Intel Compute Stick review:

The little PC that almost could

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3 stars

CNET Editors' Rating

3 stars 1 user review

The Good The Intel Compute Stick excels as a media streaming, Web-browsing machine, and it's a $150 PC that can fit into your pocket.

The Bad The tablet-grade performance isn't suitable for heavy tasks, and spotty Bluetooth connectivity limit this PC's functionality.

The Bottom Line This inexpensive PC is an exciting experiment, but the tablet hardware can't quite keep up with Intel's vision of a mini-PC.

6.0 Overall
  • Design 7.0
  • Features 6.0
  • Performance 5.0

The Intel Compute Stick is a PC that fits in the palm of your hand and costs $150, £115 or AU$229. It plugs into a display's HDMI port, and -- when connected to Wi-Fi and peripherals -- offers the full Windows 8 experience. (Like all current PCs, it's eligible for a free Windows 10 upgrade later this year, too.)

But having the full Windows experience doesn't necessarily mean you'll have the best experience. The Stick houses a lightweight Atom processor that's usually found in Intel-based tablets, so don't expect to do any heavy image editing or high-end gaming. The Compute Stick needs to be plugged in to power at all times -- there's no battery -- via its Micro-USB port, and Bluetooth performance is finicky at best.

But this is nevertheless a exciting little experiment from Intel, as the Stick offers a great HD streaming experience you can fit in your pocket. You don't want it as a primary PC in your home, but don't too quick to dismiss it. Hobbyists and tinkerers especially may find the Compute Stick well worth the price; those with less patience should opt for something like the HP Stream 11 laptop, which offers a more polished, self-contained bargain Windows experience for just a bit more cash.

Design and features

The Compute Stick is small, but capable. Nate Ralph/CNET

There isn't all that much to the Compute Stick. It's a little bigger than a Chromecast, and plugs into a TV or monitor via an HDMI port. The Stick can't draw power over HDMI and there's no battery, so you're going to need to keep it plugged in, too: there's a Micro-USB charging port on the side.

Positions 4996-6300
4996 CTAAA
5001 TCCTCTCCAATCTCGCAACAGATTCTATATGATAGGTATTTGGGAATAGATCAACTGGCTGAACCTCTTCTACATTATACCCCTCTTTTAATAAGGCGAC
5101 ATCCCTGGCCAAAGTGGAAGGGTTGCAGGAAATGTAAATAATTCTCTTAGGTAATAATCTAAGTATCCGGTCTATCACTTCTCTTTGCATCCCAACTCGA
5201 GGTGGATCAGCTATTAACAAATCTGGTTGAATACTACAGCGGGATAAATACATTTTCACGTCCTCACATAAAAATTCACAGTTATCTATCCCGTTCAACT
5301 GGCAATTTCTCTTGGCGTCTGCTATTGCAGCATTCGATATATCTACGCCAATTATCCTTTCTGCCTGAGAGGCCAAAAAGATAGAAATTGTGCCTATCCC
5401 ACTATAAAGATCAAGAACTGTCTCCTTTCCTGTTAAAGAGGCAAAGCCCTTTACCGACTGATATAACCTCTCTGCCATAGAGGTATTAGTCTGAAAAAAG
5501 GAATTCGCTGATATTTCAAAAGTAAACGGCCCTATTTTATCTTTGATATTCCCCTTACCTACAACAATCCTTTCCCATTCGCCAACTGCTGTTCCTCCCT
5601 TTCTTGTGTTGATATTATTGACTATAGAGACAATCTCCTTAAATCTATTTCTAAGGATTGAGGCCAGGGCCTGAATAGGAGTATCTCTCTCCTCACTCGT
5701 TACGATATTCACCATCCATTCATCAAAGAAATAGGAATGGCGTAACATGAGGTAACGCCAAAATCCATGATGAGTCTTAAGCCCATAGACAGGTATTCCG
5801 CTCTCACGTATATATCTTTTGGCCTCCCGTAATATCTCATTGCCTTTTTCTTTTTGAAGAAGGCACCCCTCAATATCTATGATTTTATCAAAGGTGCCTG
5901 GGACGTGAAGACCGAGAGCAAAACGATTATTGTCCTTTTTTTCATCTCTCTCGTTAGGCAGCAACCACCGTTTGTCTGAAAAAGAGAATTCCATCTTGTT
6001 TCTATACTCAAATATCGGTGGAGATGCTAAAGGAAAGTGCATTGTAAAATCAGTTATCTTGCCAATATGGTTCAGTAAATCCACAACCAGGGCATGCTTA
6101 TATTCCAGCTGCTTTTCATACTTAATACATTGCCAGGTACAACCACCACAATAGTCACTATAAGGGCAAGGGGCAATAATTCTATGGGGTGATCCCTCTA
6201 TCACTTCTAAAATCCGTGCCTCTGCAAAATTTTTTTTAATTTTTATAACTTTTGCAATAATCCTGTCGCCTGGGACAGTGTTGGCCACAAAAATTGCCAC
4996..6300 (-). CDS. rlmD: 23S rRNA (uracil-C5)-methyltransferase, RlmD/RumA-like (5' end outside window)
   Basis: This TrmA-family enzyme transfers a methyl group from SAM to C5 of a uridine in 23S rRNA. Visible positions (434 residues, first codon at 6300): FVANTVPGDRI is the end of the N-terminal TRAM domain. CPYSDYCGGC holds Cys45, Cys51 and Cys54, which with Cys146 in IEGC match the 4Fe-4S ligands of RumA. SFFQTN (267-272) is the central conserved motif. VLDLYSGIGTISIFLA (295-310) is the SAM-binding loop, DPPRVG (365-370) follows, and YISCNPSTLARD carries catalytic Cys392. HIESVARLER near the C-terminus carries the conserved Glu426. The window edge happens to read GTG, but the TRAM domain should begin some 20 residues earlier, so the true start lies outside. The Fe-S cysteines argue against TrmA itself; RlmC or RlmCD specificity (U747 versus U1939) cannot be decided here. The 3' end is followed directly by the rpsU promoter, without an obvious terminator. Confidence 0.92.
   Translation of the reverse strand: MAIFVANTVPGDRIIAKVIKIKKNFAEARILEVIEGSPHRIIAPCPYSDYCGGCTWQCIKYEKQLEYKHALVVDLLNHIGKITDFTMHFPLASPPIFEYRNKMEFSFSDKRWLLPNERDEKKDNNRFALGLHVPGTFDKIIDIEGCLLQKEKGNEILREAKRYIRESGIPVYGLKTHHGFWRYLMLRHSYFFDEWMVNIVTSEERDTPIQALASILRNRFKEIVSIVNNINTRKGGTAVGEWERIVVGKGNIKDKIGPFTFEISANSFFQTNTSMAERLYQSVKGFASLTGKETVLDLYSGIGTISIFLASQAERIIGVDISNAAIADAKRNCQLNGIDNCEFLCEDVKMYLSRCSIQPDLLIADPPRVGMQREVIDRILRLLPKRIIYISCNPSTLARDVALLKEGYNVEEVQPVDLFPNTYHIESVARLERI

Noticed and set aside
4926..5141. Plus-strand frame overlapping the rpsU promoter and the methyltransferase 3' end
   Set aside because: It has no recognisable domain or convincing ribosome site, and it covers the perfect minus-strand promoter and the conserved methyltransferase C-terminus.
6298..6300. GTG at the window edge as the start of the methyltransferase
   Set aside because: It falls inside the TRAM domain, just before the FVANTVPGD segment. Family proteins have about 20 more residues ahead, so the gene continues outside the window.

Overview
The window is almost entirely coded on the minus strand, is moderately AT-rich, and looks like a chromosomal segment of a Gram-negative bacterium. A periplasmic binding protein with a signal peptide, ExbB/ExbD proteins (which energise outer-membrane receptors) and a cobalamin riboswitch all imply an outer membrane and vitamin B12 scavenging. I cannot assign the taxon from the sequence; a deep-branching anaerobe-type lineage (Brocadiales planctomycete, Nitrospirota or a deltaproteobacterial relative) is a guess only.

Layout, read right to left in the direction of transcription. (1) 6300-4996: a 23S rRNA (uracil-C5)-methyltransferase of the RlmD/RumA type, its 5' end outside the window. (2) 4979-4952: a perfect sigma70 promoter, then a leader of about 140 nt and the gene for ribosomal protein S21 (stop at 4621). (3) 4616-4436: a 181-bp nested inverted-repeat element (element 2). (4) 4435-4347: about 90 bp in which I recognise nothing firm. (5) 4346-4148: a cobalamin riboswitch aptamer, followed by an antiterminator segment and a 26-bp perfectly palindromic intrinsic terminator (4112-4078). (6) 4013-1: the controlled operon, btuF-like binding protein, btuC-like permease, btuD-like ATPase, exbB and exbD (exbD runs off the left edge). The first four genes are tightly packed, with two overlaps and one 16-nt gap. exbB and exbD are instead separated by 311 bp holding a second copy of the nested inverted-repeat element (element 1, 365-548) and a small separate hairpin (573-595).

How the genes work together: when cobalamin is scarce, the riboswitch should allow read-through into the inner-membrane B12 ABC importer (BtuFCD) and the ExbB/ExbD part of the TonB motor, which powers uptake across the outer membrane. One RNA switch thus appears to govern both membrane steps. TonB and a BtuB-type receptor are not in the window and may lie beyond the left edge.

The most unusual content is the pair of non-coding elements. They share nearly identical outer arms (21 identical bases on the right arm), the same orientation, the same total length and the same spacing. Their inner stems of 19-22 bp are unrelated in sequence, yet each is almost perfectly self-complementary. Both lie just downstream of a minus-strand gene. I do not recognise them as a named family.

The Stick is powered by a quad-core 1.3GHz Intel Atom Z3735F processor paired with 2GB of RAM, and has 32GB of storage space. A microSD card slot on the side can support up to 128GB cards. There's a USB port on the side so you can plug in external devices or a USB key, and Wi-Fi b/g/n connectivity is built-in. Bluetooth 4.0 is also available, but it's woefully unreliable -- we'll get to that in a bit.

intel-compute-stick-microsd.jpg
You'll want to pick up a microSD card for more storage. Nate Ralph/CNET

The Stick runs Windows 8.1 with Bing. Don't be alarmed: it's a full version of Windows that Microsoft offers to device manufacturers at a deep discount. Bing is the default search engine system-wide when you first run it, but there's nothing stopping you from changing that once you're up and running. As it's a full Windows PC, there's nothing (save performance limitations) stopping you from installing whatever you'd like, including Windows 10 . There's also a model that runs Ubuntu Linux, which is slightly cheaper at about $110.

The competition isn't too stiff in the PC-on-a-stick space, but the Asus Chromebit recently caught our eye. It's a bit cheaper at $100 (about £70 or AU$130), but also runs Chrome OS instead of Windows, with all the requisite drawbacks you'll find from the browser-centric operating system. It does offer a hinged design that'll make it a bit easier to fit into tighter spaces, which I like: I found I needed to use an HDMI extender cable on most of the monitors and televisions I plugged the Compute Stick. The Compute Stick also isn't fanless, but the low hum was pretty much inaudible unless I got very close.

Connections and performance

The Compute Stick is powered via the Micro-USB port. Nate Ralph/CNET

Intel is pitching the Compute Stick as a cheap way to cram a PC into a tight space, but there's only so much you can expect out of tablet hardware. The PC never felt sluggish while I used it, and things never took an interminable amount of time to load.

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